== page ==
THE UPCOMING GEORGIAN LOCAL ELECTIONS: TURNOUT IS THE ISSUE
While the National Movement has been successfully campaigning throughout the summer, the opposition parties have been forced to catch up to prepare. Although the government has taken some steps to ensure the elections will be free and fair, opposition candidates and activists are accusing the ruling party of stacking the odds in its favor. While the government is almost certain to come out victorious in the ballots, a low turnout could turn into a significant political setback for the administration.
The local elections have been a source of political tension for over a year, when the ruling party passed the current laws concerning local government last summer. According to the current law, the Sakrebulo or city council elects the Tbilisi mayor. However, the 37-seat council is largely staffed in a ï¿½winner takes allï¿½ method that favors the ruling party: 25 seats are given to the party with the most votes while the remaining 12 are divided among parties that received over 4% of the vote.
While the opposition, in particular the Republican party, has been fighting the law for the past year, to date there is no indication that the government is willing the allow the mayor of Tbilisi to be elected via open elections. According to Nino Burjanadze, the speaker of the parliament, while ï¿½eventuallyï¿½ there should be open elections for mayors, to date the Georgian population is ï¿½not readyï¿½ for the responsibility.
While no one believes the opposition has much of a chance to win the majority in the Sakrebulo, several prominent opposition leaders have announced their intentions to run for Tbilisi mayor, including influential former foreign minister Salome Zourabishvili and industrialist Gogi Topadze.
The outlook for the opposition for the elections as a whole ï¿½ which include positions in local governments outside of Tbilisi ï¿½ is grim according to political analysts. While opposition leaders tried to form a bloc to increase their chances, the early election date has thrown their plans into havoc. According to Georgian media reports, there is slim chance that they will succeed in forming any blocs; four parties are boycotting the elections and Zourabishviliï¿½s party, Georgiaï¿½s Way, has made it clear it will not cooperate with any other party during the election.
While Zourabishvili is widely considered one of the strongest political candidates in the country, Georgian media sources began running stories last week indicating that her party, Georgiaï¿½s Way, might implode before the elections even take place. In addition, the New Rights, another semi-successful opposition party, dropped out of the elections after they failed to convince media tycoon Badri Patarkatsishvili to run for the Tbilisi mayor post on their ticket. According to Patarkatsishvili, his victory could ï¿½have triggered a confrontation and even a split in the governmental structure and Georgiaï¿½s enemies could have taken advantage of this situation.ï¿½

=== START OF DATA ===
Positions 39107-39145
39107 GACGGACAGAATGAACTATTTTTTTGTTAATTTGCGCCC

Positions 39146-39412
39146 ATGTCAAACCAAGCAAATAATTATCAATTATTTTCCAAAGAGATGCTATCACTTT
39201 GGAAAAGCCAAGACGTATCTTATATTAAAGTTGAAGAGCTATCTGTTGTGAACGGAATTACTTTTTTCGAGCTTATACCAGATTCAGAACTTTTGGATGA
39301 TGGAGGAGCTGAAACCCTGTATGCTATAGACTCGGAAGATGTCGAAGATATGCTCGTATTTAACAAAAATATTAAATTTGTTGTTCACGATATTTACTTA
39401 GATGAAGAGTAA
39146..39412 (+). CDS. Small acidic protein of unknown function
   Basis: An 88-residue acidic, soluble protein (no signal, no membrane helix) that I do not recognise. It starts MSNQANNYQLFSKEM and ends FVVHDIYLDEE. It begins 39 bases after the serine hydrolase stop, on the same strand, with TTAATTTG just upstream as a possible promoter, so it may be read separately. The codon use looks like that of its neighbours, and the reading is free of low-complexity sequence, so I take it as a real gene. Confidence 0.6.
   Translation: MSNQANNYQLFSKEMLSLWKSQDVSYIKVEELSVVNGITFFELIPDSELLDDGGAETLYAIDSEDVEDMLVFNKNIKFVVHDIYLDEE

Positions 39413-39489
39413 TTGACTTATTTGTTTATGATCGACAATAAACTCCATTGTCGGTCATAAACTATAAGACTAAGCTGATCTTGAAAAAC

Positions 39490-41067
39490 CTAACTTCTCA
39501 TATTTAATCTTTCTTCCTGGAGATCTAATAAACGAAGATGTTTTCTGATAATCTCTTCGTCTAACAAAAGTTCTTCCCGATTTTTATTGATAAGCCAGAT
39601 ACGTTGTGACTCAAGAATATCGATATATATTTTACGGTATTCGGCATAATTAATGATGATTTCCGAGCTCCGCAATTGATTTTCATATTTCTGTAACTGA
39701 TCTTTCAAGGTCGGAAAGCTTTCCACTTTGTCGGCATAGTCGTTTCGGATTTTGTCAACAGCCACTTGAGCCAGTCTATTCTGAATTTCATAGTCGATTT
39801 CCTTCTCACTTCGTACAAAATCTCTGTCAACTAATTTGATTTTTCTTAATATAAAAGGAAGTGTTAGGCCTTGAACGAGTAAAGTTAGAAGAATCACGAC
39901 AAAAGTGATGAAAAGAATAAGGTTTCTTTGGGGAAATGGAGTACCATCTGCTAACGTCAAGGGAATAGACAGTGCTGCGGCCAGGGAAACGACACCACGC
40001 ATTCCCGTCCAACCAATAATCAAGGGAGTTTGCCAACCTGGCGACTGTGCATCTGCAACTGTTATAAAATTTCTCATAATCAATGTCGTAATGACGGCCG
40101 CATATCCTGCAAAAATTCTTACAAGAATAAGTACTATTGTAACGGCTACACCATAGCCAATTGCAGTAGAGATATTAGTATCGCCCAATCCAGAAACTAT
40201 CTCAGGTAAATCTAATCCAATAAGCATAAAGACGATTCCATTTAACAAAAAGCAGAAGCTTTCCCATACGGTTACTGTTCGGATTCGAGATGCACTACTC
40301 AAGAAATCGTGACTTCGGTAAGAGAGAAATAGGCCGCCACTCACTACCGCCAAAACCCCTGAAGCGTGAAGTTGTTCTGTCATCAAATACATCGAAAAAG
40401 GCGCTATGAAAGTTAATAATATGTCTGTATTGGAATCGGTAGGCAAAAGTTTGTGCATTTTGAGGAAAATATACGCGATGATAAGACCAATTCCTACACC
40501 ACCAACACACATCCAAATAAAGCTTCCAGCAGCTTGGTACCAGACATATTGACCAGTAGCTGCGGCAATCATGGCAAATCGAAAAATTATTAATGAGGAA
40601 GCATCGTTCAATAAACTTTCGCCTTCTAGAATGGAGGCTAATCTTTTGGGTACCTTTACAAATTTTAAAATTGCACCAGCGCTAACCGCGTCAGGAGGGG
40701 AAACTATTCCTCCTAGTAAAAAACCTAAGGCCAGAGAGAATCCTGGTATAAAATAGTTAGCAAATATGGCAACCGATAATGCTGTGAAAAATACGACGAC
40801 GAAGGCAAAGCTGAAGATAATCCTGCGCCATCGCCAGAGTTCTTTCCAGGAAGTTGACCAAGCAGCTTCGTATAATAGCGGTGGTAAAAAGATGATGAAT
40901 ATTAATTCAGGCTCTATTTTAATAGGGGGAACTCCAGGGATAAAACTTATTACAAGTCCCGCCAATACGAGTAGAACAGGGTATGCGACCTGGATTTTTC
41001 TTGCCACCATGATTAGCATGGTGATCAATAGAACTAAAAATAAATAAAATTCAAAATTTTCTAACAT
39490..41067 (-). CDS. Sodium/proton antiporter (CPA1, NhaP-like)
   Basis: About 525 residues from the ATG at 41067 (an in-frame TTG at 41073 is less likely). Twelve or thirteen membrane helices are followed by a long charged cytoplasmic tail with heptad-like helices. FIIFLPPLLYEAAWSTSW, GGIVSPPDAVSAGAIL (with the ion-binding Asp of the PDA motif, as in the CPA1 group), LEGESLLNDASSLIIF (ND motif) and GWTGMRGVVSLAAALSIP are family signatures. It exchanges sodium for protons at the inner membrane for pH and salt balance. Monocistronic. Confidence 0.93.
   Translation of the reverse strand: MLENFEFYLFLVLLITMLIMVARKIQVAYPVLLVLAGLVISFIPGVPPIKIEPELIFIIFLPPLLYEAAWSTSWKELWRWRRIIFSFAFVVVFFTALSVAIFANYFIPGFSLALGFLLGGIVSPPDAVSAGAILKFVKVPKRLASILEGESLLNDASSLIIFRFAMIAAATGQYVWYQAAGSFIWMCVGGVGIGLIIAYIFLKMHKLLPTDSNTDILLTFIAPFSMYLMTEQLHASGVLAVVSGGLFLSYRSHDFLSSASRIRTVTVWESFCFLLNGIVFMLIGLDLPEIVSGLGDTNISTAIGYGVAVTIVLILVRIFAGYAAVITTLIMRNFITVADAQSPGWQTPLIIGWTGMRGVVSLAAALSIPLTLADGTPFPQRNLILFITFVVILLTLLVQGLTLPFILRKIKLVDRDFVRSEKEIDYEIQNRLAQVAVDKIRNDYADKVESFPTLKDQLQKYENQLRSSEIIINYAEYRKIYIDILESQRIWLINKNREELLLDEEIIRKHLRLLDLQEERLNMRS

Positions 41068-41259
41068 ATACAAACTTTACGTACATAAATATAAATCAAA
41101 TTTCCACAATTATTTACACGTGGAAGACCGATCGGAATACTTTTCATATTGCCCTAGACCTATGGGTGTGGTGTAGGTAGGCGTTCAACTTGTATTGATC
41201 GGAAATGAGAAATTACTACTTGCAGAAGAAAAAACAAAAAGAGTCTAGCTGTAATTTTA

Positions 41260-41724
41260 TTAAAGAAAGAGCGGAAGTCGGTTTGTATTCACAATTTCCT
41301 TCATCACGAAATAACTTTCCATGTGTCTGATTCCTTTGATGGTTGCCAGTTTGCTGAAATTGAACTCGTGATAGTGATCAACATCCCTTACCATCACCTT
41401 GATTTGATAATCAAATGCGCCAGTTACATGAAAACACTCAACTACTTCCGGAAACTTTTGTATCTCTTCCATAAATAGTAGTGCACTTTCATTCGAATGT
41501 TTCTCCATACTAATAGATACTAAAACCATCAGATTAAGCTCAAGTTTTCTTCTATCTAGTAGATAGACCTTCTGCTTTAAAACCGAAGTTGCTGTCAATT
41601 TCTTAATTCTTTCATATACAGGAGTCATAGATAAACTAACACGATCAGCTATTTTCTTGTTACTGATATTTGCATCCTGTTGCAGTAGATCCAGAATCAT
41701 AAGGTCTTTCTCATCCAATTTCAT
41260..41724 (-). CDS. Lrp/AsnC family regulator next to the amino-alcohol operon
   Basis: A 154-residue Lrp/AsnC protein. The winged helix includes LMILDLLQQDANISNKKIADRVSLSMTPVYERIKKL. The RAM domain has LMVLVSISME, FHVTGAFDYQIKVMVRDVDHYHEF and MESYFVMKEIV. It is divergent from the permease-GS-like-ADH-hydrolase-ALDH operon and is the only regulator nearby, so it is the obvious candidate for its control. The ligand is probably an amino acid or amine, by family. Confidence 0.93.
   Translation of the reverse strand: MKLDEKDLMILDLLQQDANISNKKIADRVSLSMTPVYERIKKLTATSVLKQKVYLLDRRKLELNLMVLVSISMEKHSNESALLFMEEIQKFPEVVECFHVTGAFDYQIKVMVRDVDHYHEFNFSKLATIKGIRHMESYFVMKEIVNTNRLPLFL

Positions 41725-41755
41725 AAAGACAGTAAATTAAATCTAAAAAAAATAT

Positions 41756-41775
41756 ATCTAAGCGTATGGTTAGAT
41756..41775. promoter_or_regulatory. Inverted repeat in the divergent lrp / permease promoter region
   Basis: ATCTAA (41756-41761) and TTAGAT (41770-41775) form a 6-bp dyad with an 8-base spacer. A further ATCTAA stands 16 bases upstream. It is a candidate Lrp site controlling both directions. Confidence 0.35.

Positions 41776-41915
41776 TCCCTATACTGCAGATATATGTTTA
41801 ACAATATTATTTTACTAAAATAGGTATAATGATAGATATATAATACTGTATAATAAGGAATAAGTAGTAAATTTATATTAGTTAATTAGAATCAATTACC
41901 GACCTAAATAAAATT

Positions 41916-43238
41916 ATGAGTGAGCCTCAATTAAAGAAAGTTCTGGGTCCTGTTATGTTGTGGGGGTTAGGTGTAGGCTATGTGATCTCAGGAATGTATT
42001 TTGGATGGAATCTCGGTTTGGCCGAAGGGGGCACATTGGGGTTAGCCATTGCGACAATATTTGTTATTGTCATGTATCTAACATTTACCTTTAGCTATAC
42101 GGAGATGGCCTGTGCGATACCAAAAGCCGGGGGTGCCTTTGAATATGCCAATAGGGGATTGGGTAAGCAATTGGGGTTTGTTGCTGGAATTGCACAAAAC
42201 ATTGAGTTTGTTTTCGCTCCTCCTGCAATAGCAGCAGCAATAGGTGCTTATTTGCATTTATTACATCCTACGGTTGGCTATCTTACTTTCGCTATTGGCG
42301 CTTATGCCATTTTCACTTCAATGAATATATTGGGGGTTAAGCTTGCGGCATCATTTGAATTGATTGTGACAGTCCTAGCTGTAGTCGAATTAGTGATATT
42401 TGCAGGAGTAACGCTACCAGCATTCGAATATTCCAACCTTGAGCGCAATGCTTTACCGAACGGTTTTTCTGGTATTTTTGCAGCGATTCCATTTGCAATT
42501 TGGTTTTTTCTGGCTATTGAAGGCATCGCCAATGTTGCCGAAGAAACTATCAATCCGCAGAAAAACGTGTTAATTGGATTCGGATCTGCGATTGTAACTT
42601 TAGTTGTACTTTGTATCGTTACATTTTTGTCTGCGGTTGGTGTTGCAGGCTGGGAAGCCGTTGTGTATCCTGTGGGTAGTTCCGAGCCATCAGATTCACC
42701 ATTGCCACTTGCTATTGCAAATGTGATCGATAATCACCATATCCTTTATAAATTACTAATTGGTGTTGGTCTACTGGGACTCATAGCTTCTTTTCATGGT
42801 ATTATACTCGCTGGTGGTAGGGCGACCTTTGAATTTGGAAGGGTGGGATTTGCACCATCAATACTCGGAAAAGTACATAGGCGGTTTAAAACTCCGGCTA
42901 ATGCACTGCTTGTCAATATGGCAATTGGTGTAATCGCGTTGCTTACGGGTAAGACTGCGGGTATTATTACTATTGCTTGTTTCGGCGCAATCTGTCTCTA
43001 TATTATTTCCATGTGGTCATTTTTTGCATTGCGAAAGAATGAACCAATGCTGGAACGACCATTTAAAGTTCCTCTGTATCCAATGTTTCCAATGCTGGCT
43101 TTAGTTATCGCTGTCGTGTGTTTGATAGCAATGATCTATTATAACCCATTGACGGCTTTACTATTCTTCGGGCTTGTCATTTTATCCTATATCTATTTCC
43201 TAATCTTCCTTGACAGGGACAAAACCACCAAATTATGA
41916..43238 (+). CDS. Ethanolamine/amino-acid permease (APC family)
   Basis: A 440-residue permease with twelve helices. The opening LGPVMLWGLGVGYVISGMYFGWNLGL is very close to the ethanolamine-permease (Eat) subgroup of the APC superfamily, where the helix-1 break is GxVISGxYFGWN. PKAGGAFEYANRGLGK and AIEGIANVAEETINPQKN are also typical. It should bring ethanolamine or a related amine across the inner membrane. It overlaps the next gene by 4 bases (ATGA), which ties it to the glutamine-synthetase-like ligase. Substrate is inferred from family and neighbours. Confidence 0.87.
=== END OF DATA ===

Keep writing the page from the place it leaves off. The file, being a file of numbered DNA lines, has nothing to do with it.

Opposition candidates are also pointing the finger at a new addition to the election code: according to a decision made by the Central Election Commission last week, a partyï¿½s candidate for the position of Tbilisi mayor does not have to earn his or her seat in the partyï¿½s block at the city council by winning a district election, which is good news for the heavily favored National Movement candidate (and current Tbilisi mayor) Gigi Ugulava.
Another obstacle created by the early deadline is the fact that current MPs who are planning on running in the election must temporarily relinquish their status in order to participate. The deadline to do so was September 11 although the parliament restarted its fall session on the 12th. According to members of the ruling party, those who were interested in participating in the elections should have called an emergency session of the parliament. However members of the opposition believed this would have been against the constitution.
The governmentï¿½s decision to schedule elections so early does not quiet the fears that the election will be held in an open and fair manner. While the opposition parties do not have much chance to win the 25-seat majority in the Tbilisi city council, it is in the ruling partyï¿½s interest to ensure fair elections for all participators. According to some political analysts, while the election results are really a foregone conclusion due to the general weakness of the opposition parties, the National Movement has more at stake than winning posts in the local councils and mayoral positions: a low turnout on election day could be a strong message of voter dissatisfaction as the Rose Revolution gears up for its third anniversary. Any steps the government can take to ensure the elections are as fair and open as possible ï¿½ and as assessable as possible to all potential voters ï¿½ will go a long way in relieving some of the anti-government rhetoric that has been gaining momentum over the past eight months.